As for Google, the company has a hit in Android but also has taken it on the chin in a few areas over the last couple of years. After well-publicized accounts of Google’s collection of private information from wi-fi networks by its StreetView cars, public confidence started to erode. Scott Cleland’s book, Search & Destroy, accused the company of pushing a political agenda and using unethical tactics while hiding behind their “Don’t be evil” slogan. A number of failed products and services (such as Google Wave and Google Buzz) gave the company a reputation for having its fingers in too many pies and for having a habit of just “throwing everything against the wall to see what sticks.”

The element of surprise

Microsoft, of course, has already lived through what Google is going through now: the antitrust lawsuits and the accusations of being bent on world domination. It’s all old hat. But why are investors suddenly feeling the love again?

Microsoft’s stock rose not just because they reported solid earnings but also in part because of the element of surprise. After being written off by many as a “failing company,” Microsoft went beyond what was expected. That’s one way to make the market sit up and take another look.

Microsoft and Intel (“Wintel”) were supposedly on their last legs due to the untimely “death of the PC” that has been so widely reported. Could it be those companies are a bit more resilient than anyone thought?

When it comes to Microsoft, the signs have been there for a while: Thanks to their enterprise business, Office, and Xbox/Kinect, Microsoft has been delivering consistent profits and increased revenue. But perhaps even more important, for the first time in a while, there is true excitement building around Microsoft products. In addition to the potential for Kinect to expand beyond gaming, there is heavy interest in the next generation of Windows Phone (spurred by the impending release of Nokia’s Lumia 900) and high hopes of making a big splash in the tablet market with Windows 8.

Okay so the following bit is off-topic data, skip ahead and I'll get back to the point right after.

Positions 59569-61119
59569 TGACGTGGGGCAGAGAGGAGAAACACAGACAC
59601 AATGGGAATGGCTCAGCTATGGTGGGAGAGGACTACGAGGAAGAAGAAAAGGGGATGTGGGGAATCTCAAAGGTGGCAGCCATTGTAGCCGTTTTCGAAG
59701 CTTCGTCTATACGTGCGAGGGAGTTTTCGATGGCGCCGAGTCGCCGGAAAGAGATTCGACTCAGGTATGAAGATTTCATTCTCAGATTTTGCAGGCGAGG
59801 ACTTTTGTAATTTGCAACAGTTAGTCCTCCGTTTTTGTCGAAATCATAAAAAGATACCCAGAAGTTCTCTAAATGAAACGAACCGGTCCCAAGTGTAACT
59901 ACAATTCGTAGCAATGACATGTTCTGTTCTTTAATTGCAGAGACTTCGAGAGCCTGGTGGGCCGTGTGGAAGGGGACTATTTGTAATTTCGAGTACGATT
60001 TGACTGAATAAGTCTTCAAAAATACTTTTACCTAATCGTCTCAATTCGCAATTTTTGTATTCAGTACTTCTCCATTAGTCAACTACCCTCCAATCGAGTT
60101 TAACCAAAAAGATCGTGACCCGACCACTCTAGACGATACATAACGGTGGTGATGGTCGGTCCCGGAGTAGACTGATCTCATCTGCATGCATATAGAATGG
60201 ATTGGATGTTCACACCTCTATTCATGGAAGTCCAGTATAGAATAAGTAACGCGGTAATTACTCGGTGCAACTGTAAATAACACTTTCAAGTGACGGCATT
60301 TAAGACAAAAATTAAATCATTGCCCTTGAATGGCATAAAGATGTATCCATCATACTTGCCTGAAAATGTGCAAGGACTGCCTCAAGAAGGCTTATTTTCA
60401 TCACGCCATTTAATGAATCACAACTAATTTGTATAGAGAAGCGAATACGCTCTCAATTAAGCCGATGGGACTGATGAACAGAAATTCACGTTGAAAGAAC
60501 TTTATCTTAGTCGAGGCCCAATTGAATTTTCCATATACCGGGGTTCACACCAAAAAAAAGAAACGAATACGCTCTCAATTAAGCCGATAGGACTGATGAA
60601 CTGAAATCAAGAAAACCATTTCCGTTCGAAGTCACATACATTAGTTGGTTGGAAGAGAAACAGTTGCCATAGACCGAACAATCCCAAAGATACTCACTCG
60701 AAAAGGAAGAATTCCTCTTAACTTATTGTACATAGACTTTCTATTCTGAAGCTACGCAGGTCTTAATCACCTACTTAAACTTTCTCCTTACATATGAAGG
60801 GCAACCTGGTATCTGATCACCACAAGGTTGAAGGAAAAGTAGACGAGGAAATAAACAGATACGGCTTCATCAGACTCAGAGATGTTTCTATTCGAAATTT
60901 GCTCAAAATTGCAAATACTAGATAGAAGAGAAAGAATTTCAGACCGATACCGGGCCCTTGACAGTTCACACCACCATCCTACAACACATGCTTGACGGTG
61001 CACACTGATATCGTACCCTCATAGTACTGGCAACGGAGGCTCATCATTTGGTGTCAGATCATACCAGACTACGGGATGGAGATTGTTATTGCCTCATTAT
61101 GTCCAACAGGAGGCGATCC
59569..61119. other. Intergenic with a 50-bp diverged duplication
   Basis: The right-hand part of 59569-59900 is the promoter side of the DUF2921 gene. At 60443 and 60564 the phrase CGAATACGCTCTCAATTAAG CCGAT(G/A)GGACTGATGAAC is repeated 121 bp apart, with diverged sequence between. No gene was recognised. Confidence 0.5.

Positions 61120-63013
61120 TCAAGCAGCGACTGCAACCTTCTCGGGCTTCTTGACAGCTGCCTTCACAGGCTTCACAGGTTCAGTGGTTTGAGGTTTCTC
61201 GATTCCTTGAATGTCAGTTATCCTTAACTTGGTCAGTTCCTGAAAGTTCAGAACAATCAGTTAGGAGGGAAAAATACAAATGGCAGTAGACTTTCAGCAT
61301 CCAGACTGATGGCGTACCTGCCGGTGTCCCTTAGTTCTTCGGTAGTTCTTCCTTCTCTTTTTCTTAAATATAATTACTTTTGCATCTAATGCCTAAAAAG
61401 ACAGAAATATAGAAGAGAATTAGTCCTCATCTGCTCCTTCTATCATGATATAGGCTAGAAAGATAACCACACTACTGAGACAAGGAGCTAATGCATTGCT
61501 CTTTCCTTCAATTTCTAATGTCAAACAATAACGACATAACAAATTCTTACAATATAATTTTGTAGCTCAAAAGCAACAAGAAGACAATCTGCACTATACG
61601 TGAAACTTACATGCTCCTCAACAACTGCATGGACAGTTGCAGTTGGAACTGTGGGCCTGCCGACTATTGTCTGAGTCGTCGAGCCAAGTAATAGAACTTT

This year could see the release of a number of additional Microsoft products across the company’s divisions. Many are looking forward to the improvements in Windows Server 8 and the new ReFS file system. Internet Explorer 10 will be touch-enabled on Windows 8. The next version of Office (Office 15) is anticipated in late 2012 or early 2013, and although we don’t know much about it yet, it’s expected to be optimized for the Metro interface.

Will it last?

Is all this enough to keep Microsoft’s stock on an upward course? If I knew the answer to that, I’d be playing the market for a living instead of writing these articles. It’s still anybody’s guess.

Forbes says 2012 is going to be a crucial period for Microsoft, and it predicts that Windows sales will increase significantly when Windows 8 is released. On the other hand, various bloggers argue that Windows 8 doesn’t matter and even that the company is in danger of failing completely. I tend to put more stock (pun intended) in Forbes’ analysis than in that of unknown bloggers, but in the market, as in horse racing, there are no sure things. One thing is certain: this should be a wild and woolly year for Microsoft watchers.